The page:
At best, ceramic tile removal can be tricky. Removing the initial tile successfully often precludes the remaining tiles coming off with major problems.
Assuming your ceramic tile removal project means taking tiles off wallboard and not a cement-based board or that the tiles are not mortared into the wall, you have a fair chance of removing them without damage. Otherwise, ceramic tile removal almost always means breaking tiles to get them off.
The first step in ceramic tile removal encompasses scraping the grout from the outer edges of the tiles you are removing. Next, remove any caulking. Removing both caulking and grout can be performed with utility knives or razor-blade scrapers that employ special holders to keep the blade away from fingers.
Using a heat gun set on low helps in ceramic tile removal by softening any caulking that has significantly hardened. Wall grout, on the other hand, should be soft enough to scrape out without heat since it is usually somewhat soft anyway.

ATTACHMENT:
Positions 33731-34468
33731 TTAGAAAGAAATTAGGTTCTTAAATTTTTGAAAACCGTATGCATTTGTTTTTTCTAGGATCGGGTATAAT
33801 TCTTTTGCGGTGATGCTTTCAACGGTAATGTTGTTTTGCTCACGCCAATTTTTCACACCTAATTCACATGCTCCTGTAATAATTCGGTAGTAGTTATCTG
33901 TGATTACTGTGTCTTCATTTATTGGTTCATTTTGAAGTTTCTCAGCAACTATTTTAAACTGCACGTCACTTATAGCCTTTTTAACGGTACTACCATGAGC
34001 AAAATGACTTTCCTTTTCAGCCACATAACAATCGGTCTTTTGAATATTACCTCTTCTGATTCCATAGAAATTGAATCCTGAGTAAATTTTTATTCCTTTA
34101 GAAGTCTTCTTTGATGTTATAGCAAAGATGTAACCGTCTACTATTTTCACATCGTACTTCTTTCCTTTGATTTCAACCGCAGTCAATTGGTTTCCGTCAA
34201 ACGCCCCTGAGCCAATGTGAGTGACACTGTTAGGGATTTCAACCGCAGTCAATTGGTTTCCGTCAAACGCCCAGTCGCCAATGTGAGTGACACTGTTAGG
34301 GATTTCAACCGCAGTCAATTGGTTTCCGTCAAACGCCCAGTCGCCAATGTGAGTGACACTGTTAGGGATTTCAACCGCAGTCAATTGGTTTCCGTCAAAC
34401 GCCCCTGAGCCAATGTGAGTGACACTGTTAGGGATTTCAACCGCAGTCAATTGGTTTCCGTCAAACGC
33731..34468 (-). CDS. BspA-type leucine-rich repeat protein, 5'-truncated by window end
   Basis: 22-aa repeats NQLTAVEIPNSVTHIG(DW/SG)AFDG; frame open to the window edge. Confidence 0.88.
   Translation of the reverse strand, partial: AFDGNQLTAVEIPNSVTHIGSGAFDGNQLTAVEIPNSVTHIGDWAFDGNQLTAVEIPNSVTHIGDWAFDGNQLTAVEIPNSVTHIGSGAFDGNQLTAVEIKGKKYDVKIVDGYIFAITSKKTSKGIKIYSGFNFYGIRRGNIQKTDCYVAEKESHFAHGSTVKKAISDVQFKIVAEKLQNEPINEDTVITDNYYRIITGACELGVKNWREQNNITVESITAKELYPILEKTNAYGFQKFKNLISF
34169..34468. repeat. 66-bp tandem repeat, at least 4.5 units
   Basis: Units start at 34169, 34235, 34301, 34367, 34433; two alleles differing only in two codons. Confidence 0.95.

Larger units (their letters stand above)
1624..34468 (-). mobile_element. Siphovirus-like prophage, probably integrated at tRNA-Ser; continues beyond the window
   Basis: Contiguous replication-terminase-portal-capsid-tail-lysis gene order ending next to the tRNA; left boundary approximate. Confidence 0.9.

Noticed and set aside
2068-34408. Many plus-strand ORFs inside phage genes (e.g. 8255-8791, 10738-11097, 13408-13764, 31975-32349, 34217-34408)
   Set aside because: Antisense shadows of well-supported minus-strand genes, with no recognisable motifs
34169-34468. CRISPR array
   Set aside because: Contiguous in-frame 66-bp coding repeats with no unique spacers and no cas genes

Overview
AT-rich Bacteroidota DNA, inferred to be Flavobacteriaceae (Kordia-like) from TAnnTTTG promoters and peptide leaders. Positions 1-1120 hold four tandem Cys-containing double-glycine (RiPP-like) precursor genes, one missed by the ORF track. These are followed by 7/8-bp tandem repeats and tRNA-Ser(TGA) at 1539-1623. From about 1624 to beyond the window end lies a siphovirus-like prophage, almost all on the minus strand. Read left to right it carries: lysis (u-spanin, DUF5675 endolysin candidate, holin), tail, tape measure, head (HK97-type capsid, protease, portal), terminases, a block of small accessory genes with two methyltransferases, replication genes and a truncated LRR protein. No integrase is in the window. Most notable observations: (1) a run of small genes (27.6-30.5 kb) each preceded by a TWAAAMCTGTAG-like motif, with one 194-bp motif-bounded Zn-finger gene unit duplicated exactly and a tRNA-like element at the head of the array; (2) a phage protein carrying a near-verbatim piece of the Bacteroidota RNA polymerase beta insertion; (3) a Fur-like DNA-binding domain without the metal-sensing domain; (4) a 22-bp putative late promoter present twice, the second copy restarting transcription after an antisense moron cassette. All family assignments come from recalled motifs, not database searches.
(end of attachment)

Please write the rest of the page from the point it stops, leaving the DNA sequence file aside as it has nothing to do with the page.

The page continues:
Ceramic tile removal goes much faster once you remove all the grout and caulking. After this is accomplished, tap the tiles to check for looseness. Do not attempt checking for loose tiles until after the grout and caulking has been removed.
Once you locate a loose tile, your ceramic tile removal project most likely will go quickly. Insert a two- or three-inch-wide putty knife between the tile you first want to take off and the next one to it. Pry the tile off, and then go to the next, pushing upward to ease the tiles away from the wallboard. Be careful around tile corners because these areas are the easiest to break during ceramic tile removal.
Continue your ceramic tile removal this way until all the tiles you want have been taken off. To remove cement or adhesive residue from your tiles or from the wallboard, try products containing methylene chloride. Because fumes from products with this ingredient can be toxic (and flammable!), make sure you do not smoke and that you maintain adequate ventilation during this step of your ceramic tile removal.
That is all there is to ceramic tile removal! Sometimes even the best ceramic tile removal plans often go awry. But cheer up. At least the darn ceramic tile removal project is over!